UKRAINE – NEWS – The World Health Organization says one of the unseen costs of the Ukraine War will be in trying to access the food needed to feed the world’s hungry. The added cost of purchased food, Dr Flavio Salio, WHO Emergency Medical Team Network Leader, speaking from from the Poland-Ukraine border about moving WHO emergency supplies to Ukraine says it will cost an estimated $60 to $75 million more per month.
Access to food from Ukraine is now in doubt, and Ukraine has been one of the world’s bread baskets. The increased costs mean more people in areas needing food aid are going to go hungry.
The price of grain is already climbing, as is the price of diesel fuel. Depending on what happens with the war in Ukraine, it is hard to estimate how high prices will go.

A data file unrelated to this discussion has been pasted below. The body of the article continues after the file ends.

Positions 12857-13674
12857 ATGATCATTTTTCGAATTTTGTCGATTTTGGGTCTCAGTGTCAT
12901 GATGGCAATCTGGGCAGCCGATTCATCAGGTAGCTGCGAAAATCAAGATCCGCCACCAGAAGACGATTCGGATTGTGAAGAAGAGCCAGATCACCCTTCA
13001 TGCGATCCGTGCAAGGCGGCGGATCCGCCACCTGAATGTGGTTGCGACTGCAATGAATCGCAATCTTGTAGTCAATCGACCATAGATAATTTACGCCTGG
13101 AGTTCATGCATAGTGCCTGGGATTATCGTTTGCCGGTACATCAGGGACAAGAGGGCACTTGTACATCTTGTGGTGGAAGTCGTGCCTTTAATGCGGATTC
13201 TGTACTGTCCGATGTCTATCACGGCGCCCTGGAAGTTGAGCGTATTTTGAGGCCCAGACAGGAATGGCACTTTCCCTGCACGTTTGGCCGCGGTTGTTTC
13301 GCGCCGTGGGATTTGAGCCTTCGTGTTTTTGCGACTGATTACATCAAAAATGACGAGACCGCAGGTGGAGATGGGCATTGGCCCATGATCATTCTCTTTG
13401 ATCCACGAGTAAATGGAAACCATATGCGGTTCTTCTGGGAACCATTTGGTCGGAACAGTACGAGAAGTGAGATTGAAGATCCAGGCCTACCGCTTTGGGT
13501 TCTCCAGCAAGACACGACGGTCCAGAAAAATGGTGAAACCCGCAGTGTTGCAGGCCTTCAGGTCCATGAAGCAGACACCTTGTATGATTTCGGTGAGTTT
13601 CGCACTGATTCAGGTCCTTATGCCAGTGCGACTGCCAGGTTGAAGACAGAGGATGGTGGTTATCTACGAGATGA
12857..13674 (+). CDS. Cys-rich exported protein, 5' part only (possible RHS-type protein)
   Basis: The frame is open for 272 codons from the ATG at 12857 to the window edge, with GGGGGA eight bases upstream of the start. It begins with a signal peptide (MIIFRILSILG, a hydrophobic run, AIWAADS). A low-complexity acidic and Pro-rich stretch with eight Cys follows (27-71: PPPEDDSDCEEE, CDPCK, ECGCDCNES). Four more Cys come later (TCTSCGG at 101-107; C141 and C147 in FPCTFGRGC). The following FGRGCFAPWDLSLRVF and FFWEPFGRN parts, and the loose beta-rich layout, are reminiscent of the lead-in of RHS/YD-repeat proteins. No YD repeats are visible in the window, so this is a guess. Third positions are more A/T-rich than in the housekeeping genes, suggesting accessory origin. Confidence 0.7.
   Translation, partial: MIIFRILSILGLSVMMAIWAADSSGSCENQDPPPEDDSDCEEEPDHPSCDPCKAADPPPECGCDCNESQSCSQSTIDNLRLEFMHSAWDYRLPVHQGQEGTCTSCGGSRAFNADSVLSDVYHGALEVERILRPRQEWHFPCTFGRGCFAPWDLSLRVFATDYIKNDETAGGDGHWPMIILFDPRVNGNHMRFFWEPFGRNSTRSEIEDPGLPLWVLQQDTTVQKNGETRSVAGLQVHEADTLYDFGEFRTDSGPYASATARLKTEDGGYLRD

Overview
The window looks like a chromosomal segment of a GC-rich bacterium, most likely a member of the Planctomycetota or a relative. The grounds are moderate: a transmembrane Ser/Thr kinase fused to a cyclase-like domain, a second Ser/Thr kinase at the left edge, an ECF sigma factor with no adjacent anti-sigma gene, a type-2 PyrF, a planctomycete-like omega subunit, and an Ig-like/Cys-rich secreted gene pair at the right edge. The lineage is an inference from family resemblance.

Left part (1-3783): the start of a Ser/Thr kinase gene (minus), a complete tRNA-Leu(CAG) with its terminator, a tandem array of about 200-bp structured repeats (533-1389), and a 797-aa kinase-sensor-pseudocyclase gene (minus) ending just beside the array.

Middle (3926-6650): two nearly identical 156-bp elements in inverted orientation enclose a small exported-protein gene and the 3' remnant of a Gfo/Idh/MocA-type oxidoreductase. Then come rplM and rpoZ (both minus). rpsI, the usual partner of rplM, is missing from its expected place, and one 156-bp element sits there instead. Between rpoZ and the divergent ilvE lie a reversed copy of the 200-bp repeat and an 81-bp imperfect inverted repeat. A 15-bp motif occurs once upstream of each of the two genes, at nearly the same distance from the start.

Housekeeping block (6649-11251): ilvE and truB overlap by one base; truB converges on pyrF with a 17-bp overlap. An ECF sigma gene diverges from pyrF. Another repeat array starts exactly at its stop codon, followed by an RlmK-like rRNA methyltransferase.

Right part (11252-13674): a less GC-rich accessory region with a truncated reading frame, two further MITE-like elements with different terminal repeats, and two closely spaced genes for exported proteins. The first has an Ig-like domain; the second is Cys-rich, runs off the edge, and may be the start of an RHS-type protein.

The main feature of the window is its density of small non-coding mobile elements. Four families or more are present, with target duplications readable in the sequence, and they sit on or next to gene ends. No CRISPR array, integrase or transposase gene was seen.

At a United Nations / World Health Organization Press Conference, James Elder, for the United Nations Children’s Fund (UNICEF), connecting from Lviv in Ukraine, said that “500,000 children had been forced to flee their homes in just seven days, which was unprecedented. We also had to think of those who could not escape, including children in collective children’s homes and children with disabilities. Thousands of children had to spend numerous nights in cold bunkers and underground shelters. Humanitarian needs were multiplying by the hour, and many people were cut off from essential services, including health care. A UNICEF humanitarian convoy was on its way, but as long as the conflict continued, the demand would outstrip the supply. Mr. Elder spoke of multiple examples of solidarity he had witnessed on the ground in Ukraine”.